Thursday, July 28, 2005

Morning copy 7/28/2005

A (very, very) narrow legislative victory for George W. Bush.

Not surprisingly, Bush has cast the CAFTA debate in grandiose terms (Reuters/ LINK.):

"The agreement is more than a trade bill: it is a commitment of freedom-loving nations to advance peace and prosperity throughout the Western Hemisphere," Bush said in a statement. The Senate approved CAFTA last month.

The real muscle behind the vote can be seen in this graf in the Washington Post (LINK.):

The 217 to 215 vote came just after midnight, in a dramatic finish that highlighted the intensity brought by both sides to the battle. When the usual 15-minute voting period expired at 11:17 p.m., the no votes outnumbered the yes votes by 180 to 175, with dozens of members undeclared. House Republican leaders kept the voting open for another 47 minutes, furiously rounding up holdouts in their own party until they had secured just enough to ensure approval.

How much did this stand against CAFTA really mean? Two grafs from the NY Times (LINK.):

All but a handful of Democrats, including many who voted in 1994 for the North American Free Trade Agreement, which covered the far bigger trading partners of Mexico and Canada, voted against the Central American agreement even though many issues are the same.

For the next half-hour, Republicans, mostly from textile states, jockeyed over who would be allowed to vote against the bill and save face back home. The final count came minutes after midnight.

So, the guys with worries about textile voters, and the Democrats that supported the much more sizeable NAFTA made this into a fuss.

Bush's next piece of legislation (baby steps, baby steps) is Energy/Transportation. NY Times LINK.

It is all a gradual demonstration of how much power Bush still has, as he combats his approach to lame duck status. CAFTA, Energy and John Roberts point toward power -- Iraq, the economy, Rove/CIA point to lame duck.

And there are bad poll numbers for Bush. ( Recap, LINK.)

As for Roberts:

The row over documents continues in the LA Times. LINK. My, do I love this quote:

"If a lawyer defends a client accused of stealing a chicken, it does not then follow that the lawyer is a chicken thief," said Sen. Mitch McConnell (R-Ky.), the Senate's No. 2 ranking Republican.

That is true, Senator, but it does make him a lawyer who defends chicken theifs! issues some stricken analysis on Roberts' scant judicial record, and it's well framed too. LINK.:

Yet earlier this month, coincidentally on the very day the president was interviewing Roberts at the White House for the Supreme Court post, Roberts joined an opinion issued by the D.C. Circuit that violated that cardinal principle. He did so, moreover, in a case raising fundamental questions about Roberts' views on presidential power and checks and balances in the war on terror. Few of Roberts' actions deserve more scrutiny by members of the Senate than his vote in Hamdan v. Rumsfeld.

The decision upheld the legality of President Bush's controversial military tribunals for enemy combatants held at the U.S. base in Guantánamo Bay, Cuba. In doing so, Roberts and his colleagues reached out to decide a number of issues "not necessary to decide." And they decided every one in President Bush's favor, essentially granting him unchecked power to try, and to execute, enemy combatants.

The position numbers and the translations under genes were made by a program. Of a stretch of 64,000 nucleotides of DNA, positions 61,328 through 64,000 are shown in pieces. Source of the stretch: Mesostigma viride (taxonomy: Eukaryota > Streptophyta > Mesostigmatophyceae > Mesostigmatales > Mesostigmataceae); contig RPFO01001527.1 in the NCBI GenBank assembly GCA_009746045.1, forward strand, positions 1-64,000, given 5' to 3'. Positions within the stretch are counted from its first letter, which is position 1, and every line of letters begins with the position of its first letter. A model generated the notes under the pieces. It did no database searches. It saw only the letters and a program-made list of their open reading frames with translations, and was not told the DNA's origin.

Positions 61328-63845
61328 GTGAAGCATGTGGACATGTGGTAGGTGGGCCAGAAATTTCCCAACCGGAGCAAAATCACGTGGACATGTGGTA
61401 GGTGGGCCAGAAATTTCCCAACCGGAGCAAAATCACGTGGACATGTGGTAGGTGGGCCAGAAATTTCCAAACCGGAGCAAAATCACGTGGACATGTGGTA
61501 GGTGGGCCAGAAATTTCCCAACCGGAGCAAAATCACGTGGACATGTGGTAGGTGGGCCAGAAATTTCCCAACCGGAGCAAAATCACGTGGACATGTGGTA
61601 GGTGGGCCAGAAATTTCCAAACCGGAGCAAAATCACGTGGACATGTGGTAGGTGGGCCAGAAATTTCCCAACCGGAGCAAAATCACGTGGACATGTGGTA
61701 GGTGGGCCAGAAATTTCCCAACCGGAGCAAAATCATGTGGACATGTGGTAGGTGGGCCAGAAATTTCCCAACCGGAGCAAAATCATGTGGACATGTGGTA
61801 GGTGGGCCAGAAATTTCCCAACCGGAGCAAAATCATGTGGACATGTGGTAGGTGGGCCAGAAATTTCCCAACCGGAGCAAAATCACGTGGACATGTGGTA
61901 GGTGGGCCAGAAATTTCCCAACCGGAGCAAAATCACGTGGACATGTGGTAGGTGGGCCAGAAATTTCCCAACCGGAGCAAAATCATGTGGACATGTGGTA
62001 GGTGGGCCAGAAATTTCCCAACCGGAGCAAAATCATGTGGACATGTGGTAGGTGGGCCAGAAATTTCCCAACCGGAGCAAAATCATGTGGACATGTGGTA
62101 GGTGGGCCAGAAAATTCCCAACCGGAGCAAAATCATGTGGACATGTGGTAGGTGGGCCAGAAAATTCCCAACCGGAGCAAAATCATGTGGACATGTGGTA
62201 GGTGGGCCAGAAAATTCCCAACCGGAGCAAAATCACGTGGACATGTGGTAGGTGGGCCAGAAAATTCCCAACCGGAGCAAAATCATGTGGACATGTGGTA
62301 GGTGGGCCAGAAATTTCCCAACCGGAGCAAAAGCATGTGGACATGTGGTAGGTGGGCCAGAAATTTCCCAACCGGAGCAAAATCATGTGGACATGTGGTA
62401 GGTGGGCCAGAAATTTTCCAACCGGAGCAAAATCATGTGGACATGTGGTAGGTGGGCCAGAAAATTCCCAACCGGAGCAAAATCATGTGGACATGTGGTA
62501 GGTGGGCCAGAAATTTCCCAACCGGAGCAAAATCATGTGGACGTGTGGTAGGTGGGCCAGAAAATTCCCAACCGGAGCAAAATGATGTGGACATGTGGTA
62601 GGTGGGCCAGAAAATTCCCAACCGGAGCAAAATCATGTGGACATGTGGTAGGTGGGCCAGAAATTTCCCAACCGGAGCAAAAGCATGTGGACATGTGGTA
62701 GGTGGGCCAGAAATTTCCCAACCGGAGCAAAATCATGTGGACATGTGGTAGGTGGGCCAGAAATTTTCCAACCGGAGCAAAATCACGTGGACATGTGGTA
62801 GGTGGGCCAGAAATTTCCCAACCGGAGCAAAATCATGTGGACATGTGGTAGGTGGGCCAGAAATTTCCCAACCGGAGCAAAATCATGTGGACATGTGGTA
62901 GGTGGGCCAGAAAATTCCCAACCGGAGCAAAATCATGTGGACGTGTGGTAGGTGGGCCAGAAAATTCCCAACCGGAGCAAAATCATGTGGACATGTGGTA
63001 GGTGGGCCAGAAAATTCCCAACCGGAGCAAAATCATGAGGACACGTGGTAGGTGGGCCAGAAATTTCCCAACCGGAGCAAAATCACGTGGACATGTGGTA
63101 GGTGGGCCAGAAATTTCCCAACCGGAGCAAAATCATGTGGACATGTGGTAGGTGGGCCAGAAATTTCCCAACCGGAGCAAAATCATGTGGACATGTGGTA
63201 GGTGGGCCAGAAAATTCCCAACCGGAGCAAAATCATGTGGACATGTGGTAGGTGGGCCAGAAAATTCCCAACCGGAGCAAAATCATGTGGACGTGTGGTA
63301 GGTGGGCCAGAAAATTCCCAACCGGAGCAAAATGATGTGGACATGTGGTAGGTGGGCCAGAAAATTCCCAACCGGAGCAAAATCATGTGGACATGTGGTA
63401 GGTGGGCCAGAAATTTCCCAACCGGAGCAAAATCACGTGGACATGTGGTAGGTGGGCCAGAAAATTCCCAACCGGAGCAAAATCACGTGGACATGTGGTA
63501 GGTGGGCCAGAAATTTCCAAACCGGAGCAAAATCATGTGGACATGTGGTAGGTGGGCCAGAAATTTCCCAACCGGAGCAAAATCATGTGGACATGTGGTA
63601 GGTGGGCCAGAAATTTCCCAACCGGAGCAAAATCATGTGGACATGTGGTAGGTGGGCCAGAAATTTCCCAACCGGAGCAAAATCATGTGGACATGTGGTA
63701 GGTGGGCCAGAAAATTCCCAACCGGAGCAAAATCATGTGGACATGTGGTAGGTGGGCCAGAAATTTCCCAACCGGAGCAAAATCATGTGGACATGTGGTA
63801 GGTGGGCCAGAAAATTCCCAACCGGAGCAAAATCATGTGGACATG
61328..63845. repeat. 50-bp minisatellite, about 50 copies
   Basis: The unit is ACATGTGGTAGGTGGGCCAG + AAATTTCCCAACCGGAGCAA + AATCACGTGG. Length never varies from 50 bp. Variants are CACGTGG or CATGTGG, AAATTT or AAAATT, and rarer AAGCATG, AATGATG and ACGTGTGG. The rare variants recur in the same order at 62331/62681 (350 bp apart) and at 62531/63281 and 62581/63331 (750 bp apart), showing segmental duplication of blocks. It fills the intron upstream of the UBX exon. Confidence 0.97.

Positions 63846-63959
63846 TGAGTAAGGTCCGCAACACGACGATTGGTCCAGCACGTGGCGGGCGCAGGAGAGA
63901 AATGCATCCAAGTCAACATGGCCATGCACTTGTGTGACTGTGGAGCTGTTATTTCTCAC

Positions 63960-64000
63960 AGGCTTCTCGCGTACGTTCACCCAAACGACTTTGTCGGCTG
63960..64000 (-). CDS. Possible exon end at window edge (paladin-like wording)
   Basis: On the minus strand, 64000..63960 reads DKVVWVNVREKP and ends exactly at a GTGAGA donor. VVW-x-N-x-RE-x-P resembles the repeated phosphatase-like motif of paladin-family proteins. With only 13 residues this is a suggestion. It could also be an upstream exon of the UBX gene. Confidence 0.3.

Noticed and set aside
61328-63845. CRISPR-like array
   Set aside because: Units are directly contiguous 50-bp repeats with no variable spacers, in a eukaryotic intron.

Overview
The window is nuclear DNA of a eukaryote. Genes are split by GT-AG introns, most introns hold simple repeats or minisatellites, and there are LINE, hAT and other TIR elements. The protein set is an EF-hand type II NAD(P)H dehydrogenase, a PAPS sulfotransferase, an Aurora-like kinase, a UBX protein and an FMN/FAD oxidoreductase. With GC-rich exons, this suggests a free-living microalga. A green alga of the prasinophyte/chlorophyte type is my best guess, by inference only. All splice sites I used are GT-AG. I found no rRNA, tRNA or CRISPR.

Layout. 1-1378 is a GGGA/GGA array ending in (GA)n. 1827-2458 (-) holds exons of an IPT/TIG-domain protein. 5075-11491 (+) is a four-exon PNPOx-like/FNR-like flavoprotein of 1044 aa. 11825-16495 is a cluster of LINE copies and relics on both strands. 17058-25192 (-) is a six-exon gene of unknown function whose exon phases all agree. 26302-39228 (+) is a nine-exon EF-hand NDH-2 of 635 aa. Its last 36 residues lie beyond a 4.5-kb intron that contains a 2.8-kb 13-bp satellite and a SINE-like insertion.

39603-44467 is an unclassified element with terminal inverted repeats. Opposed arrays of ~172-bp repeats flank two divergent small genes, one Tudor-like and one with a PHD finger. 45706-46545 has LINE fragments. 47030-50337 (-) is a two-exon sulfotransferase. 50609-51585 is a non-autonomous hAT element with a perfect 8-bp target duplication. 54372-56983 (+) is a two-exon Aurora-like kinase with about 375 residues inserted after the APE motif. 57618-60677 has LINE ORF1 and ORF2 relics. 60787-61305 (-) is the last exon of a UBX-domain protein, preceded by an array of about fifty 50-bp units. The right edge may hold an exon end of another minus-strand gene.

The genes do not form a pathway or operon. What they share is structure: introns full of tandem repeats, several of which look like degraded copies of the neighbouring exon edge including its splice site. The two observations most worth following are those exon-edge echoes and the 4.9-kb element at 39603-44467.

Kyoto 2.0... hardly

A loose partnership on energy/climate change. SF Gate LINK.

"The signatories argue it complements, rather than weakens, the 1997 Kyoto agreement, which imposes targets on industrialised countries to cut their emissions." -- BBC News, LINK.


Transport police on "high alert", BBC News LINK. Nine held in second attempted terrorist attack on The Tube, Guardian LINK. A period in jail may have radicalized one of the attempted bombers, Guardian LINK.

US Muslim scholars to issue a fatwa against terrorism, Washington Post LINK.

The struggle for a British Islam, CS Monitor LINK.

Gee, a few more of those would be nice...

Translations remain slow at the FBI, LINK.

A secret memo leaked says soldiers are using excess force because they are ill-equipped: Washington Times LINK.

A former CIA officer is trying to publish a book on bin Laden's escape from Tora Bora. AP/ LINK.

An excerpt, of the interview:

"When I watched the presidential debates, it was clear to me ... the debate and discussions on Tora Bora were -- from both sides -- completely incorrect," said Berntsen, who won't provide details until the agency finishes declassifying his book. "It did not represent the reality of what happened on the ground."

Wednesday, July 27, 2005

Morning copy 7/27/2005

In today's morning news, there's much discussion about documents.

The media and no-doubt Senate staffers have begun to pour over 14,000 pages.

Do not miss the mind boggling by line in The Chicago Tribune today, nor the story:

In an undated memo from the documents released Tuesday, Roberts cited "what is broadly perceived to be the unprincipled jurisprudence of Roe v. Wade," the landmark case establishing the constitutional right to an abortion. But given the way the memo is written, it is possible he is attributing that view to a group of scholars.

Roberts spent a significant amount of time, the documents suggest, grappling with calls on Capitol Hill to curtail the power of the Supreme Court in the wake of liberal rulings on busing, school prayer and abortion. Chicago Tribune LINK.

And as for that byline:

By Jill Zuckman and Sam Singer, Washington Bureau. Jan Crawford Greenburg, Naftali Bendavid, Andrew Zajac, Mike Dorning, Kenneth Bredemeier and William Neikirk of the Washington Bureau contributed to